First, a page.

3. The removal of the AVI Decal on safety grounds, as “employees were [forced] to jump from lane to lane [in order to handle] expired AVI decals…I believe it’s fair to these people that they should not be jumping.”

A more detailed look at his proposal can be found at his website: http://www.drudolph.org/

More information on the toll price changes can be found at mdta.maryland.gov.

Tune into WAMD 970 AM Tuesday after 3 p.m. to hear audio and Jeff Jarina’s recap from Monday night’s toll hearing.

Photos courtesy of www.HatemTolls.com.


  1. Fed-Up says

    Congratulations all. You showed up and spoke your mind. The numbers were a bit lower that we anticipated, but still a stong showing non-the-less.

    We should hope for the best, and hope that our delegates, congressmen, and senators will continue to advocate on this toll increase and the demograghic most impacted. On that note, Delegate Rudolph, could you pleas upland your new proposal so we can view it.


  2. Out of my Mind says


    Personally, I’d love to see some transparency on the issue. Tell us where the money is going. I’d rather see facts [from the Government] than libel and rumors. Give us hard numbers [of where the toll money is going] in easily digestible bits. I might be able to have a better opinion after that.

  3. Rob in Bel Air says

    O’Malley has beeb sticking it to Maryland taxpayers since he entered the Governor’s office. Yet Marylander’s still voted him and his kind back into office. He will continue to stick it to us from Annapolis and eventually Washington.

    Yep, the majority of Maryland voters will vote for him again when he moves into the senate seat.

    I like the sign: “Tolls, taxes, and illegals . . .” that saids it all. Did anyone here vote for O’Malley, who will admit it, and explain it?

    • monster says

      Rob, you said it the way I see it also. Harford County did not vote for O’Malley, and he and those Democrats in Annapolis try to screw Harford and Cecil Counties every chance they get.

    • Brint says

      Perhaps Rob in Bel Air doesn’t realize that the political system works exactly as it’s supposed to. Folks elected the Governor, our Senators, and our Representative, because they liked them more than their respective oppositions.

      • Concerned Teacher says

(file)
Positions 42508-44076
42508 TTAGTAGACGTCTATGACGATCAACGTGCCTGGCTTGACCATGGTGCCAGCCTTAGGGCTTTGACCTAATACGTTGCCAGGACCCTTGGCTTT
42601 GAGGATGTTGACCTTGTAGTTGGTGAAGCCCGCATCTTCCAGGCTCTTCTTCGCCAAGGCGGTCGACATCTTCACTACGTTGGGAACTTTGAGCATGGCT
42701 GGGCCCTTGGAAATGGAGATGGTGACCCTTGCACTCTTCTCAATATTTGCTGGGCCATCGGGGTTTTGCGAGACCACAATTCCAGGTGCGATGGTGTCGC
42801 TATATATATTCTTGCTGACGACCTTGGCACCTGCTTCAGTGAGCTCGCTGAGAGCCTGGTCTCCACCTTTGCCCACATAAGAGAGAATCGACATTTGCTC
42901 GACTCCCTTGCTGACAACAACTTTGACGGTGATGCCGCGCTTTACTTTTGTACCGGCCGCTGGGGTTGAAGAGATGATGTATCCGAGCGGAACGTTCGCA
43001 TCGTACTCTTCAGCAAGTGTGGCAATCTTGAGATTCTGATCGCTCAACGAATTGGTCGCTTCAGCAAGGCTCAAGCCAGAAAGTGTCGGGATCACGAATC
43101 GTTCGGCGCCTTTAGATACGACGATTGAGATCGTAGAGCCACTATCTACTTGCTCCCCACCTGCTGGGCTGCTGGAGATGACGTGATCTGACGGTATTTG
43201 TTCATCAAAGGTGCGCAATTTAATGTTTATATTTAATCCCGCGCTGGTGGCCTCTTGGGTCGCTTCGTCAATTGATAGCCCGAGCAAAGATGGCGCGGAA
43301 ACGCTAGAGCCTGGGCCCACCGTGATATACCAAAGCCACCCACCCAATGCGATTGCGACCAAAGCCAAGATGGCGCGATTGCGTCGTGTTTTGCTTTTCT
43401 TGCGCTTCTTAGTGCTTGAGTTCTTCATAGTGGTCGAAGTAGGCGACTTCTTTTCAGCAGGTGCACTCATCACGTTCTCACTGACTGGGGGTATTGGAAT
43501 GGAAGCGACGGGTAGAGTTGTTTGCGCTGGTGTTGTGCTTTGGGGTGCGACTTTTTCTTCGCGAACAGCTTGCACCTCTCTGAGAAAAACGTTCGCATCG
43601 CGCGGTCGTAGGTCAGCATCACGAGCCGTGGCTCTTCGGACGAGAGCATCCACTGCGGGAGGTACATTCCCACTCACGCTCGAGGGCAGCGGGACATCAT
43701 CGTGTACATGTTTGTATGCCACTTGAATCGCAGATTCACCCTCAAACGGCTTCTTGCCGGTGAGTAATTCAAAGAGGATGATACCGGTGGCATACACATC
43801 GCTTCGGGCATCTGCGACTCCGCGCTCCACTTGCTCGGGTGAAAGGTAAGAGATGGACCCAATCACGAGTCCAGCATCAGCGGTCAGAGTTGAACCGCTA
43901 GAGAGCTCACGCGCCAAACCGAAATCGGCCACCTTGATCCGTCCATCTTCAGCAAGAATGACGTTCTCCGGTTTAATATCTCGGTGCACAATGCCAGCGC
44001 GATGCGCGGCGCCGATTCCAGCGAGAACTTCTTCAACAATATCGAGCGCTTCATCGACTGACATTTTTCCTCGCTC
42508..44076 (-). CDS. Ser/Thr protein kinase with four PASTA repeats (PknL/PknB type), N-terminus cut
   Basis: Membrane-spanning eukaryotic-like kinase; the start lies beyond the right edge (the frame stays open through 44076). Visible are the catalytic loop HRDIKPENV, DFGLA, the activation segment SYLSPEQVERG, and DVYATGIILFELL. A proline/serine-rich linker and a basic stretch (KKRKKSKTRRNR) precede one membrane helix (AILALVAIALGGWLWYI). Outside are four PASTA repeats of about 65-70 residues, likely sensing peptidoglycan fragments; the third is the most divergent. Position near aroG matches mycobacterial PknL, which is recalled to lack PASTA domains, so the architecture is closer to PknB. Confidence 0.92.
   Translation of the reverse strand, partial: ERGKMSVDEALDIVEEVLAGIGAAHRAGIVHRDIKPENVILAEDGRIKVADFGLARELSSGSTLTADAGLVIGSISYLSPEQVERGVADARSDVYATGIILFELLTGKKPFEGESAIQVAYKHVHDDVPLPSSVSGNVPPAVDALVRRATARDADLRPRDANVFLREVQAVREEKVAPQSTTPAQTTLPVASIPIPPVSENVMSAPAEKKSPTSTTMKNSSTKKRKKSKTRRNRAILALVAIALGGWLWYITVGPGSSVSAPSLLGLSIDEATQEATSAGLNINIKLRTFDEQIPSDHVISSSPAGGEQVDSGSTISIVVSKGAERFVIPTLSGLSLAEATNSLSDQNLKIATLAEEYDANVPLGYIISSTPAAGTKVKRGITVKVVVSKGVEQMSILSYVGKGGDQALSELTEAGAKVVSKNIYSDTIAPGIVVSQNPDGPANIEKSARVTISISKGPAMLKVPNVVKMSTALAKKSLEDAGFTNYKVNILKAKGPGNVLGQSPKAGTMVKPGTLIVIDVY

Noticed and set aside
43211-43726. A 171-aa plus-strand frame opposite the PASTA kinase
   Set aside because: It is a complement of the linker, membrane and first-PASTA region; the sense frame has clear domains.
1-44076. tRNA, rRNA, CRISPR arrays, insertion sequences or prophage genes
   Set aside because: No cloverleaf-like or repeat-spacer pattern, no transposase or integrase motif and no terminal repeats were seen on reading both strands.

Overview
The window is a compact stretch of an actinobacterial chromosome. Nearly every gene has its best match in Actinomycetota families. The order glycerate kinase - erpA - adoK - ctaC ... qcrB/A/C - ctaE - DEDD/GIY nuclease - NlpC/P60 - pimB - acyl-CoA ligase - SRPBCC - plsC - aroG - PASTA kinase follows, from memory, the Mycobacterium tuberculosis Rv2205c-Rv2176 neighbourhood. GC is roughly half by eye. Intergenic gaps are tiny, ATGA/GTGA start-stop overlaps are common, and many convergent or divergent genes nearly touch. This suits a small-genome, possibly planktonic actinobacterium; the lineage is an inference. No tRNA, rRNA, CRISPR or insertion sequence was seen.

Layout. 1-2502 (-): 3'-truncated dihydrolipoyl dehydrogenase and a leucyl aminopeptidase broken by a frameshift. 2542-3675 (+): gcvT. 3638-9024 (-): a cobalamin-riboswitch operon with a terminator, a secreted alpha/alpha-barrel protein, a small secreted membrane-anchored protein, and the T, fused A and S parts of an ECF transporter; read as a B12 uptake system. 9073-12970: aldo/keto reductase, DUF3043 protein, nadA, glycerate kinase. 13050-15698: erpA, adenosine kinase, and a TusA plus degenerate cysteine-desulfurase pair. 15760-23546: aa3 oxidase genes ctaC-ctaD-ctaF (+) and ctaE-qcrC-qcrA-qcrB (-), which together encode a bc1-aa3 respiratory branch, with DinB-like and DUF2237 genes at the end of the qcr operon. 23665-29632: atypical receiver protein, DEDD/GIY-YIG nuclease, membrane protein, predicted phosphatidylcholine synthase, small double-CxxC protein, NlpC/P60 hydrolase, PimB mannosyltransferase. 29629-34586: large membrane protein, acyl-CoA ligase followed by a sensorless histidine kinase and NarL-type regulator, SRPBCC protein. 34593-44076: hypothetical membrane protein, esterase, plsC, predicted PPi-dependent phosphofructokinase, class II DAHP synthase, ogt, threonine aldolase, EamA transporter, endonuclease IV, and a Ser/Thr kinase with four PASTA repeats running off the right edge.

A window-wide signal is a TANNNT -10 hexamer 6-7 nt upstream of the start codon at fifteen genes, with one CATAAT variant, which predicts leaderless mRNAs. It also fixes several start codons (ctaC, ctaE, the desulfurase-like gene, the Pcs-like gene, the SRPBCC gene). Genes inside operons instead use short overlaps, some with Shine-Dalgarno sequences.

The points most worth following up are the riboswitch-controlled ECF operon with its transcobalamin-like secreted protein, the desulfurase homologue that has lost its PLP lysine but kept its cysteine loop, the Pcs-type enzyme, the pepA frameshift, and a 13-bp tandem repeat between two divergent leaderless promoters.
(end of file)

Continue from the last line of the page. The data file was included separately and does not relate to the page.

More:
*WE* did not vote for O’Malley. People in PG County, Montgomery County, Howard County, Charles County, and Baltimore City voted for him. He lost ever other jurisdiction. In fact, voters in Harford and Cecil counties voted for Ehrlich nearly 2-1.

        If this toll increase affected people in those areas, it wouldn’t happen. The tolls at the McHenry Tunnel, Harbor Tunnel, and Key Bridge don’t affect them; they affect primarily commuters from Baltimore and Harford counties and interstate travellers who have little choice but to use them.

        • Cdev says

          Yes but the MAJORITY of Marylanders voted for O’Malley I didn’t vote for him but he was elected to the office and is the legitimate governor.

  4. Displaced Philadelphian says

    Love that they blame this on the technology. I don’t recall a single time where my decal failed to register when going through the Hatem toll plaza. It’s hit or miss with my EZ-Pass at the Baltimore tunnels when going to/from work. When it fails to register me, someone (who obviously is just doing a rush job) looks up the camera photo and charges me the full $2 instead of the .40 since I’m on the commuter plan. Then I get to pay a visit to the EZ-Pass customer service counter at the tunnels and have to ask for my money back and hope they’ll give it to me (if I’m not checking statements closely, I can exceed their window for reimbursement). And who knows what we pay for the pleasure of EZ-Pass itself versus our quaint little AVI system. EZ-Pass comes with its very own billing and “customer service” centers, not to mention additional fees we pay just for having the EZ-Pass (I believe it’s something like $1.50/month/transponder, “deposits” for the transponders, etc.). Their little “fees” just keep adding up.

    Incredible. Harford really is turning into a little Berlin all its own…blocked in with tolls on every side. Soon we’ll be placing EZ-Pass sensors on the dam….then it’ll be on to 40 at the Delaware state line…we don’t want to miss all that juicy revenue from all the cars skirting around the Newark toll plaza. Maybe they should throw up tolls getting on and off I-95 at 24 so I can pay extra for that project, too. It’s bad enough the taxpayers are paying out the nose for the express lanes on 95 from 695 to the split which are – you guessed it – EZ-Pass only! No thanks, Maryland. I’ll chug along in the morning gridlock. Get it together, Maryland. $2.5 BILLION for that ICC and Harford and Cecil are left in the lurch.

    Thanks to all that showed up for the meetings…sorry schedule couldn’t allow me to be there, but I totally am against this and support you all. Thanks also to Sen. Jacobs – she’s a tough cookie! Your efforts are appreciated.